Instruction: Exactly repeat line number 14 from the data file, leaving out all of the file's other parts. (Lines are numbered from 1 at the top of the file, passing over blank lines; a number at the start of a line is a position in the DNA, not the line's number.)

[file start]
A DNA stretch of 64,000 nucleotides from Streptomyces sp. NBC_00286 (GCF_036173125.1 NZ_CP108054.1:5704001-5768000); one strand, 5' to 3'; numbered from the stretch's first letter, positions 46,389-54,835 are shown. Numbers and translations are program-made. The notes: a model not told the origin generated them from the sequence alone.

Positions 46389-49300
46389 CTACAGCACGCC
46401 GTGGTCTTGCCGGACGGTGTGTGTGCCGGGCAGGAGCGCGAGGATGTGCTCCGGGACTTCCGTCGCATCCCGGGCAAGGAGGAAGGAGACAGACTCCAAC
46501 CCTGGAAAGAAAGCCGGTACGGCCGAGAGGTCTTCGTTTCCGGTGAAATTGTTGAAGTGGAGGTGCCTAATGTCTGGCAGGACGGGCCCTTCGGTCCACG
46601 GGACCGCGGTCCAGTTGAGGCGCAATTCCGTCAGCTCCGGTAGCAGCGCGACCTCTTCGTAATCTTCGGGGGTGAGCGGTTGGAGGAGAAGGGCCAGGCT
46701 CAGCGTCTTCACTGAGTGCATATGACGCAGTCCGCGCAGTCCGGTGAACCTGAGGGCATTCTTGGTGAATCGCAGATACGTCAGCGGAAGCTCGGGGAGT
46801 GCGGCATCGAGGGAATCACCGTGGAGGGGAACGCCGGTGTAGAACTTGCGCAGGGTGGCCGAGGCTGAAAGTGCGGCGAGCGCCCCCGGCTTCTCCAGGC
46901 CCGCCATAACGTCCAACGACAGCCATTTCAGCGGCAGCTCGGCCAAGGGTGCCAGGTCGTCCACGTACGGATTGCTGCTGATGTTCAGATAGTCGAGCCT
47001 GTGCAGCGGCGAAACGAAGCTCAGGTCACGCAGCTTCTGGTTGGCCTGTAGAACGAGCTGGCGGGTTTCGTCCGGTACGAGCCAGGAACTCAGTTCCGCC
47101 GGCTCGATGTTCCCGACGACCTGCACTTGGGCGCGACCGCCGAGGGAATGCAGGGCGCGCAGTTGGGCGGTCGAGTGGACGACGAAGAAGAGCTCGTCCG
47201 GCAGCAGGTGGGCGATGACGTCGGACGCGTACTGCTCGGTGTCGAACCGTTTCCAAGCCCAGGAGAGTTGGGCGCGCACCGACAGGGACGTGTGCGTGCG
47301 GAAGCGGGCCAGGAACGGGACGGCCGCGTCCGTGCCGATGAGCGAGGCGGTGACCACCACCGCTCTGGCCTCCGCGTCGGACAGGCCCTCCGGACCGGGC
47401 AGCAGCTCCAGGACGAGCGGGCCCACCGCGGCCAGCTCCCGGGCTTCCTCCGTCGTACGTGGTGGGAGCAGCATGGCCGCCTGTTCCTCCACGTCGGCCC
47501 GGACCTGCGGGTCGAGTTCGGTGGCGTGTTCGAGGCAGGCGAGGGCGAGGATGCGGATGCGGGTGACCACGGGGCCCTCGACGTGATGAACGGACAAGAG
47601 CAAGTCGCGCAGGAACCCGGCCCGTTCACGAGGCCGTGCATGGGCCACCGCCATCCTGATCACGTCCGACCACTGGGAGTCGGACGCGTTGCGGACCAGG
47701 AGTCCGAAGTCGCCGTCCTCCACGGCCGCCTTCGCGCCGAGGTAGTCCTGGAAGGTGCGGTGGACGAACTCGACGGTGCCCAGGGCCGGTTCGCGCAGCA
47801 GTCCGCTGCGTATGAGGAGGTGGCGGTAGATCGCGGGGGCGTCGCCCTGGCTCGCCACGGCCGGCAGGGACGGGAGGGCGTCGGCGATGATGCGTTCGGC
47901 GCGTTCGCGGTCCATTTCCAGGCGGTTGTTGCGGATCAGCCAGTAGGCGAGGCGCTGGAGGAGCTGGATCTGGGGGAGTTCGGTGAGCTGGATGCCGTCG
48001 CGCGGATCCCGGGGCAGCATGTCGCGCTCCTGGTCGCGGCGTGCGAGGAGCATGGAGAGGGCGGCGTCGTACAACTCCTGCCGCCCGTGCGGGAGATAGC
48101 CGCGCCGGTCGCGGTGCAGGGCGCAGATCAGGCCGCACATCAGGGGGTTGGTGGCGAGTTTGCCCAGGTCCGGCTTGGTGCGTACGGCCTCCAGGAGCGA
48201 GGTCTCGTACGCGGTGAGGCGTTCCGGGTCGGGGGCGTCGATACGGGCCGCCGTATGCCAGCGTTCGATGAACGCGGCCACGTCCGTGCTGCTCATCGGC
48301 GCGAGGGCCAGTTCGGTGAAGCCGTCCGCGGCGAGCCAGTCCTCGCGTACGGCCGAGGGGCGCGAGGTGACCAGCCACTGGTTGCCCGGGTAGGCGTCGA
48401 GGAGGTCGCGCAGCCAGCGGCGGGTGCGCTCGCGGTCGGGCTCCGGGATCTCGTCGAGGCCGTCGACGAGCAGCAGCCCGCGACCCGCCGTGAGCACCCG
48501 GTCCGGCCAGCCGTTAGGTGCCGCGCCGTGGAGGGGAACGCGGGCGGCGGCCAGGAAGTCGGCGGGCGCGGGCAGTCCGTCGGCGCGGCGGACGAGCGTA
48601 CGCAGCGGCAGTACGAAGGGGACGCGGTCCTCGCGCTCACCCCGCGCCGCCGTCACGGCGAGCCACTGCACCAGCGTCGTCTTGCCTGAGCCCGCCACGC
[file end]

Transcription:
47401 AGCAGCTCCAGGACGAGCGGGCCCACCGCGGCCAGCTCCCGGGCTTCCTCCGTCGTACGTGGTGGGAGCAGCATGGCCGCCTGTTCCTCCACGTCGGCCC